Trust issues start in our homes, in our families. We are broken people, and we mess each other up with our brokenness. Whether it is living with a bipolar mom who is as changeable as the wind, a drunken father who takes his failures out on his wife and kids, the father who has never been loved so he doesn’t know how to love, the resentful sibling that strives to destroy everyone else’s joy, or the parent who betrays their spouse and/or their children, we start learning at a young age that life is not all roses and sunshine and not to trust. Seriously, if your family is supposed to love you and you can’t trust them, who can you trust?

To show some statistics about families and abuse, following are some statistics from a report, Child Maltreatment, 2014 – 25 Years of Reporting, from the U.S. Department of Health & Human Services Administration for Children and Families Administration on Children, Youth and Families Children’s Bureau (1).

“The majority (78.1%) of perpetrators were a parent of their victim, 6.3 percent of perpetrators were a relative other than a parent, and 4.1 percent had a multiple relationship to either multiple victims in the same report or multiple victims across reports.

  • Nearly 4 percent (3.7%) of perpetrators were an unmarried partner to the victim’s parent.
  • The national estimates of children who received an investigation or alternative response increased 7.4 percent from 2010 (3,023,000) to 2014 (3,248,000).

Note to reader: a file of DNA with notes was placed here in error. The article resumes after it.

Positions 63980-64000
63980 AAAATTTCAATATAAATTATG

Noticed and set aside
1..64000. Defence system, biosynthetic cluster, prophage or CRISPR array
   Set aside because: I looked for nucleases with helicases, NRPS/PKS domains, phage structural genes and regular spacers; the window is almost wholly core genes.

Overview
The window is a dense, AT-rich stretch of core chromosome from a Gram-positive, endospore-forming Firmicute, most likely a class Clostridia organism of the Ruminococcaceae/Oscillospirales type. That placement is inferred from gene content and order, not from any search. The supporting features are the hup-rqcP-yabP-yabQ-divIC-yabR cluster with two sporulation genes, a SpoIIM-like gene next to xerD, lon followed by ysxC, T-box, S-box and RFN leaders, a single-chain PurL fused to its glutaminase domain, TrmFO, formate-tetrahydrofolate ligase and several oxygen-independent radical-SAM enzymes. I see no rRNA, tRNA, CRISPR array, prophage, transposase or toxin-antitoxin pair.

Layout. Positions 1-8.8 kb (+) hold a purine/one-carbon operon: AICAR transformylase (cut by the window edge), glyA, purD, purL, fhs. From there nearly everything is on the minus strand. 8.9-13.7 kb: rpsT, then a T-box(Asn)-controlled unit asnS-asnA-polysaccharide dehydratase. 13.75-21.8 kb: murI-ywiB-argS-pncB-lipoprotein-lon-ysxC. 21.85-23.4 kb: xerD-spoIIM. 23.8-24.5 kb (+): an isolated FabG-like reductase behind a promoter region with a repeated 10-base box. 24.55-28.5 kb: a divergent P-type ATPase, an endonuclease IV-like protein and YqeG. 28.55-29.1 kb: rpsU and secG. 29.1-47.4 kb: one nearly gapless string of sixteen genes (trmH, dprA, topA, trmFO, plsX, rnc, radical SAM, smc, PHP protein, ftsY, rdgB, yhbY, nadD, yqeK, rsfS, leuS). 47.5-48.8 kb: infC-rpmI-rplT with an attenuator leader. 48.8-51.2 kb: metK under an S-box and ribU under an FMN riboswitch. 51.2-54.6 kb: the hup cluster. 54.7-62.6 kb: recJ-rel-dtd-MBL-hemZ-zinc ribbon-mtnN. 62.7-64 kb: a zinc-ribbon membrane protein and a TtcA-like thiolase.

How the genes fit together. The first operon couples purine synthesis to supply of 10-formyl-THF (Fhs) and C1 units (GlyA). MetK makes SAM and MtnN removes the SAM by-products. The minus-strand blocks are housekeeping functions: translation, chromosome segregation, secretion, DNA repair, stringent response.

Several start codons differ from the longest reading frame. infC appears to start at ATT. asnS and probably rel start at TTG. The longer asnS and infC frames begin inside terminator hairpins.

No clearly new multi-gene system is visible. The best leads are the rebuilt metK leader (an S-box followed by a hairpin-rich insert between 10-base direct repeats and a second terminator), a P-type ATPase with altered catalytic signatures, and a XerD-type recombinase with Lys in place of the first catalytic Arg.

• The number and rate of victims of maltreatment have fluctuated during the past 5 years. Comparing the national estimate of victims from 2010 (698,000) to 2014 (702,000) show an increase of less than 1 percent.
  • Three-quarters (75.0%) of victims were neglected, 17.0 percent were physically abused, and 8.3 percent were sexually abused.
  • For 2014, a nationally estimated 1,580 children died of abuse and neglect at a rate of 2.13 per 100,000 is children in the national population.”

These numbers are based on submitted reports. I know many women who suffered in silence and were never counted. Broken arms and death are hard to hide, but emotional and sexual abuse are a different story.

Let’s look at the long list of issues within a family from another angle. All of the issues cause pain and shame. So, what do we do? We hide them! “No one can know or they may discover that my life is really messed up.” But remember, we are not alone. It isn’t just us. There is help out there; but if we are always hiding, we cannot get help. We have lived too long in a world that tells us to just suck it up and keep going. Instead, we should say this is messed up, let’s fix it so our kids don’t have to live like this.